February 25, 2016 // Uncategorized

Political responsibility: Citizens of two cities

Presentation by Bishop Kevin C. Rhoades at Saint Vincent de Paul Parish, Fort Wayne, on February 21, 2016

Click here for an audio version of this talk. The audio starts at minute 12.

I’ve been asked to speak this evening on a very important topic – our call to political responsibility as expressed in the USCCB document Forming Consciences for Faithful Citizenship and also, in the context of this Year of Mercy, on the pastoral letter of the Indiana Bishops on poverty here in Indiana.

I’d like to begin by sharing some general teachings of the Church about political life.

You probably know the motto of Bishop Dwenger High School: Citizens of Two Worlds. This expresses a truth of our faith. The Second Vatican Council used the expression of Saint Augustine: citizens of two cities, the city of God and the city of man. In today’s second reading, we heard Saint Paul’s words to the Philippians: our citizenship is in heaven. Jesus Himself said that we are in the world, but we are not to be of the world. So we are citizens of two worlds: earth and heaven, human society and the Church. Pope Saint John Paul II reflected on this union that exists from being members of the Church and citizens of human society. He wrote: There cannot be two parallel lives in their existence: on the one hand, the so-called ‘spiritual’ life, with its values and demands; and on the other, the so-called ‘secular’ life, that is, life in a family, at work, in social relationships, in the responsibilities of public life, and in culture. Saint John Paul warned about the grave consequences that come when faith is separated from life and the gospel is separated from culture. (Christifideles Laici 59). The Second Vatican Council taught the following: The Council exhorts Christians, as citizens of one city and the other, to strive to perform their earthly duties faithfully in response to the spirit of the Gospel. They are mistaken who, knowing that we have here no abiding city but seek one which is to come, think that they may therefore shirk their earthly respnsibilites; for they are forgetting that by faith itself they are more than ever obliged to measure up to these duties, each according to one’s vocation… This split between the faith which many profess and their daily lives deserves to be counted among the more serious errors of our age” (Gaudium et spes 43).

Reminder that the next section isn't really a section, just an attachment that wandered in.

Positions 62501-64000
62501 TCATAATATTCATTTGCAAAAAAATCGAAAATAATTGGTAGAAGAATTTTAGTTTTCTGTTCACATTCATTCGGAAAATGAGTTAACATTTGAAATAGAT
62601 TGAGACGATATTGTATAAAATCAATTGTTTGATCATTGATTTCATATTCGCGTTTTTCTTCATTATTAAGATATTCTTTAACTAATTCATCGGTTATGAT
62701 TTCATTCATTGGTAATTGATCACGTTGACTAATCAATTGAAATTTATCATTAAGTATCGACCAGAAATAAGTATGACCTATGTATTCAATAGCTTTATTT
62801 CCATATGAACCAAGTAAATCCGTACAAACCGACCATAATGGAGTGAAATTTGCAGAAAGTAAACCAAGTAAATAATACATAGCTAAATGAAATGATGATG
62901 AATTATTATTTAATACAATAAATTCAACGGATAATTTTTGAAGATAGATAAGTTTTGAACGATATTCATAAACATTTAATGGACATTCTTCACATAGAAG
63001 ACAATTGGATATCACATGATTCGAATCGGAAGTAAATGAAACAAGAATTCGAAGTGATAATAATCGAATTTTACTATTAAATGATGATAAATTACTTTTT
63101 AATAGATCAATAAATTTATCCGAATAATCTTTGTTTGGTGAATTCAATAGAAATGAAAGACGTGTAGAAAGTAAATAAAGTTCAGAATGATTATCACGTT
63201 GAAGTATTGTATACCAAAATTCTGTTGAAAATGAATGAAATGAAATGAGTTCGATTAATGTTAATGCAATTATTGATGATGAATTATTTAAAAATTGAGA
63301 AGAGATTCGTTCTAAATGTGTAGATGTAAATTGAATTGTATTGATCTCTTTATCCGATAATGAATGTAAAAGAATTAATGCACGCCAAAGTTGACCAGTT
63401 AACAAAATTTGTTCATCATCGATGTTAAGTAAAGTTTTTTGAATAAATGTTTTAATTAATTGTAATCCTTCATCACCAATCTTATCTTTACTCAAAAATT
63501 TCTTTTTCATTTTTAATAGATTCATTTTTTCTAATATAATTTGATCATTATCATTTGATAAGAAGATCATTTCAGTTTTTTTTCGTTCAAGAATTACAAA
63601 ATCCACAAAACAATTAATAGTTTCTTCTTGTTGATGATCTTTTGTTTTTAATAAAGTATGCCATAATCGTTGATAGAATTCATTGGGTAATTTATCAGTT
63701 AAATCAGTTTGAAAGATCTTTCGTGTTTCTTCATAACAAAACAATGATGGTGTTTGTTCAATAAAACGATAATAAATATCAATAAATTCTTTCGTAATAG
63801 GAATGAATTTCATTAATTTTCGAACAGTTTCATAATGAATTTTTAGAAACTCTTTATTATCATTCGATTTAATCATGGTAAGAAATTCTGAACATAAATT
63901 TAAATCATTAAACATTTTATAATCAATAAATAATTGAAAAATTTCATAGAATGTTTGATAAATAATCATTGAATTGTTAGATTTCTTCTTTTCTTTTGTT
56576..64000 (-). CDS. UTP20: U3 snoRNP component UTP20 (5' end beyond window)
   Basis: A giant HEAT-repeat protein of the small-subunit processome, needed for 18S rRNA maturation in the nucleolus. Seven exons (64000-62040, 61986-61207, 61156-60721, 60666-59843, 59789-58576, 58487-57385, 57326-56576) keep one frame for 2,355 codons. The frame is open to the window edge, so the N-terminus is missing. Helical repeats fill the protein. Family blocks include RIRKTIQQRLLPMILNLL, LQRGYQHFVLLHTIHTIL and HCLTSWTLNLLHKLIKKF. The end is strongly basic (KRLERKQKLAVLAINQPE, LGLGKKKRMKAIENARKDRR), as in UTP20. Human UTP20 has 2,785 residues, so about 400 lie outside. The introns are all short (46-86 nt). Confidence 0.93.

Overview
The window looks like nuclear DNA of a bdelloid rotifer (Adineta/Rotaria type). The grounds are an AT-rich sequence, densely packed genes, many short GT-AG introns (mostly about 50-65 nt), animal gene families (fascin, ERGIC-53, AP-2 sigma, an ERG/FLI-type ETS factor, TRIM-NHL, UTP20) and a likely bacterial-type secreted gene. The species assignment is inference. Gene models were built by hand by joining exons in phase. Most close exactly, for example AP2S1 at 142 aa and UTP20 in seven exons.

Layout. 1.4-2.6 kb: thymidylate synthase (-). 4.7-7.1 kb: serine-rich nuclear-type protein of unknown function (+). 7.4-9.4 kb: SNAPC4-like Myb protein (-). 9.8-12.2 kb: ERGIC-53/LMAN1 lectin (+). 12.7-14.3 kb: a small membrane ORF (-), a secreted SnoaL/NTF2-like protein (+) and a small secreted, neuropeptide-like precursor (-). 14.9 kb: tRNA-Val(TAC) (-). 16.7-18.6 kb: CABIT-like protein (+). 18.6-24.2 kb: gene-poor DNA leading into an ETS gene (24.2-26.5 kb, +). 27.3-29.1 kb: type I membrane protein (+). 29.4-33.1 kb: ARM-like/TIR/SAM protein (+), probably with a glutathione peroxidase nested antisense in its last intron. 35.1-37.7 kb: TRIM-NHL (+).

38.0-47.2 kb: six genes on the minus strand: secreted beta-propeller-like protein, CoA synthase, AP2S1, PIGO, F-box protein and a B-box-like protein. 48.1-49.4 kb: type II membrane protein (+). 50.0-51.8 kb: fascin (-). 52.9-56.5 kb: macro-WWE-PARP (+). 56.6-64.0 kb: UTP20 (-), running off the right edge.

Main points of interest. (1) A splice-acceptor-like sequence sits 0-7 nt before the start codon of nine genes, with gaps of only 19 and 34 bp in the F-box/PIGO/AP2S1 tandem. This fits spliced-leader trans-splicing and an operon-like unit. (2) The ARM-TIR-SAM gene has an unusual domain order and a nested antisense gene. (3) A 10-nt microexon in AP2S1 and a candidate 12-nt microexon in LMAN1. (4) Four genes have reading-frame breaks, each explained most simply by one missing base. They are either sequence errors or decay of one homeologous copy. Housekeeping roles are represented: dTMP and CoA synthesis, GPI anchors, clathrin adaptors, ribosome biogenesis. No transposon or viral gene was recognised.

Among our earthly responsibilities is politics, our responsibility to be faithful citizens. To be a faithful citizen, one must first have a correctly formed conscience. To make good political choices, we must make prudential decisions that are based on well-formed consciences. We have a serious obligation to form our consciences in accord with human reason and Church teaching. Here is what the U.S. bishops state in our document: Catholics have a serious and lifelong obligation to form their consciences in accord with human reason and the teaching of the Church. Conscience is not something that allows us to justify doing whatever we want, nor is it a mere ‘feeling’ about what we should or should not do. Rather, conscience is the voice of God resounding in the human heart, revealing the truth to us and calling us to do what is good while shunning what is evil. Conscience always requires serious attempts to make sound moral judgments based on the truths of our faith” (#17).

Like other matters of decision-making in our lives, it is essential when it comes to political choices and voting that we make prudent decisions in light of a well-formed conscience. The bishops explain that there are several elements included in the formation of conscience: First, there is a desire to embrace goodness and truth. For Catholics, this begins with a willingness and openness to seek the truth and what is right by studying Sacred Scripture and the teaching of the Church…. It is also important to examine the facts and background information about various choices. Finally, prayerful reflection is essential to discern the will of God. Catholics must also understand that if they fail to form their consciences in the light of the truths of the faith and the moral teachings of the Church they can make erroneous judgments (#18).